To avoid catastrophic decisions, meeting leaders must do this

Posted on Posted in General, Meetings

One of keys to good group decision making is conflict. A wealth of research shows that on average better decisions are made when they’re preceded by a vigorous debate. The opposite is also true. When we analyze some of the most disastrous decisions in history like the Shuttle Challenger launch and the Bay of Pigs invasion, we see that a lack of sufficient disagreement was one of the main culprits. Therefore when discussing a decision of significant consequence, one of your most critical duties as a meeting leader is to make sure there’s an adequate amount of conflict.

Unfortunately, this isn’t always easy. In polite organizational culture, conflict is a dirty word. People hesitate to disagree especially when the person with whom they disagree is their boss. And so if they have a dissenting point of view, they keep it to themselves. At least they try to …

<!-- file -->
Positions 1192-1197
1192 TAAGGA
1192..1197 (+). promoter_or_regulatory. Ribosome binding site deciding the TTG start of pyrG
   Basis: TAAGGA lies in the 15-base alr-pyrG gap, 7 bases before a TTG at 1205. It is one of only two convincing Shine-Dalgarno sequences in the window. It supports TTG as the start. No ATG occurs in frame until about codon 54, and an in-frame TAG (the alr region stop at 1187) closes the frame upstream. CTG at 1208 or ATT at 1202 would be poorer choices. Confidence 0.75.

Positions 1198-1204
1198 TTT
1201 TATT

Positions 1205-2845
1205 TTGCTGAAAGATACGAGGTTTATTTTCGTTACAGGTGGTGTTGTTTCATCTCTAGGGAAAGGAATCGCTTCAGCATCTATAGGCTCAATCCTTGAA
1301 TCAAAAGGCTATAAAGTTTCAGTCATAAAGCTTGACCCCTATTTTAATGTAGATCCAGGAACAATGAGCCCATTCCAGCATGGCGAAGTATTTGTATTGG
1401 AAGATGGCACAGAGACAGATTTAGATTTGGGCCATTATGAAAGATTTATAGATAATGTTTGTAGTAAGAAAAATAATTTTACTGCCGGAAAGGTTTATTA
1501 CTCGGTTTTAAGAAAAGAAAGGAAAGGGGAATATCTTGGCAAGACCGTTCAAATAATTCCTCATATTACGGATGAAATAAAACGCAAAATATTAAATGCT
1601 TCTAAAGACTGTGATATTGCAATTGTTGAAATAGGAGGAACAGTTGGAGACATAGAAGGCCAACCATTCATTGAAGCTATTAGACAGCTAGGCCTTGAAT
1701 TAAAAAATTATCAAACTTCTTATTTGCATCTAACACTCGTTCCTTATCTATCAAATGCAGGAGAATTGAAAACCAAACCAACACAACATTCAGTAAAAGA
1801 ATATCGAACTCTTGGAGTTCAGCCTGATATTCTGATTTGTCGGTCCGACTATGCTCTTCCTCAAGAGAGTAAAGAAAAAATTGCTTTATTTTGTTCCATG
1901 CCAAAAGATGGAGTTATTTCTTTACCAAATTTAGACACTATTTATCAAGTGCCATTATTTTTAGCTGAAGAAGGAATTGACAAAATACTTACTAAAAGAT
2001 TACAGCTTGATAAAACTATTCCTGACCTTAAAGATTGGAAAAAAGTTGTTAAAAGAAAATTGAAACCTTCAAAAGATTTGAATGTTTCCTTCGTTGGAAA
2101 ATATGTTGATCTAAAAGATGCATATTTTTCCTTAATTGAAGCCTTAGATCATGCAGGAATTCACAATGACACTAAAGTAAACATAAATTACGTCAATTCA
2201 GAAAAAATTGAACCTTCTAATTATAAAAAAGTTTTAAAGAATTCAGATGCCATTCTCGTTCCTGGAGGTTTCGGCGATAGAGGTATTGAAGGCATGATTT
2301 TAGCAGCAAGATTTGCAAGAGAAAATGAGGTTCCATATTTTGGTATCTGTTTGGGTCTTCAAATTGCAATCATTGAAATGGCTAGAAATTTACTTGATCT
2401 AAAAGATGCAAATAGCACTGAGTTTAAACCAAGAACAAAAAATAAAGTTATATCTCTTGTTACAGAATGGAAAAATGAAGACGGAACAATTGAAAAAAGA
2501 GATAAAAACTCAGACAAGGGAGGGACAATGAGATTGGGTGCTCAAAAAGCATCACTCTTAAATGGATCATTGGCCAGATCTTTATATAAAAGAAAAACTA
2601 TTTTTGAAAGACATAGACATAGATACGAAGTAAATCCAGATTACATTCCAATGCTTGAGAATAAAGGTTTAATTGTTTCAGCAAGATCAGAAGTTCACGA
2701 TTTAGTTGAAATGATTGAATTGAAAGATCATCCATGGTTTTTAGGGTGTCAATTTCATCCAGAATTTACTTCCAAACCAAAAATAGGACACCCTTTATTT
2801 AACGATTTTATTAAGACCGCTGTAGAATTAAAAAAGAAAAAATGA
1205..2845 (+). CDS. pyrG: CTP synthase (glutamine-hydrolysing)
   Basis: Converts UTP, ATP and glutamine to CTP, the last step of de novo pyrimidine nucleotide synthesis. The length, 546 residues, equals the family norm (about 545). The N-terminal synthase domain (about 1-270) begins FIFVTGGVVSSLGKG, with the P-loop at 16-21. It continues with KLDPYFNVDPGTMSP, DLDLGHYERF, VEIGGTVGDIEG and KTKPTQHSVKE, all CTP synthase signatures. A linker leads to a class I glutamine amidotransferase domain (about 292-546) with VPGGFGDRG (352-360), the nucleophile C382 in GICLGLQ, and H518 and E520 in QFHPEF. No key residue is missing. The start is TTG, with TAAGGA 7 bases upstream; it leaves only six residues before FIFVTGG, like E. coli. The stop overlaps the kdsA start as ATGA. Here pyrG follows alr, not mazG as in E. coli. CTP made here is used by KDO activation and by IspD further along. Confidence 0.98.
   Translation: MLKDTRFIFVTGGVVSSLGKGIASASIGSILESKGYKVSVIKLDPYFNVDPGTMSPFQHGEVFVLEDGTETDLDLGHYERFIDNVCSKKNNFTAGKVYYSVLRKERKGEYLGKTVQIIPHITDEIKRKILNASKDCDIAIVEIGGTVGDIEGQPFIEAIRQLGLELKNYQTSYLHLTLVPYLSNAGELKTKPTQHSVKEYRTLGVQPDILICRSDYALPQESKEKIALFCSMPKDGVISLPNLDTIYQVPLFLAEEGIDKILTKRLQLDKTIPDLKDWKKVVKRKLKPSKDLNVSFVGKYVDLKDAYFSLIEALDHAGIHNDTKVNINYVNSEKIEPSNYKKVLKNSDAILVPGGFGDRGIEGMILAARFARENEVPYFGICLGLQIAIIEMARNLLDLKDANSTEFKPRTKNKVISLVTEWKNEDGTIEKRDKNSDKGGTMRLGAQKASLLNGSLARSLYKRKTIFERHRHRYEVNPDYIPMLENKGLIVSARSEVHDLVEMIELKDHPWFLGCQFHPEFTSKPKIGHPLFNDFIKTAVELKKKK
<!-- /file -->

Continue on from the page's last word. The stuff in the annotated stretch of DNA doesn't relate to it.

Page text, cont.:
While people can easily keep quiet, they can’t as easily stop their true feelings from leaking out into their nonverbal behavior. They might unintentionally squirm in their chair, roll their eyes, sigh, slightly shake their head, etc.

As a meeting leader you have to notice these nonverbal leaks. And when you do, you need to pounce. “Cindy, I get the feeling you have some concerns with this proposal. Care to elaborate?” By putting people on the spot, you make it more likely they’ll voice their true opinions.

Recognizing nonverbal cues is a skill that we can master if we choose, but we don’t have to. Human beings are generally good enough at picking up on cues by way of their intuition. We just need to pay attention. The only thing that really stands in the way is a simple habit: during the meeting we tend to almost always look at the person who is speaking.

If you’re the meeting leader, you also have to look at attendees who aren’t speaking. Watch closely and you’ll notice nonverbal clues that signal potential dissent. As a result, you’ll have all the sparks necessary to produce the kind of conflict that leads to good decisions. And more importantly, prevents catastrophic ones.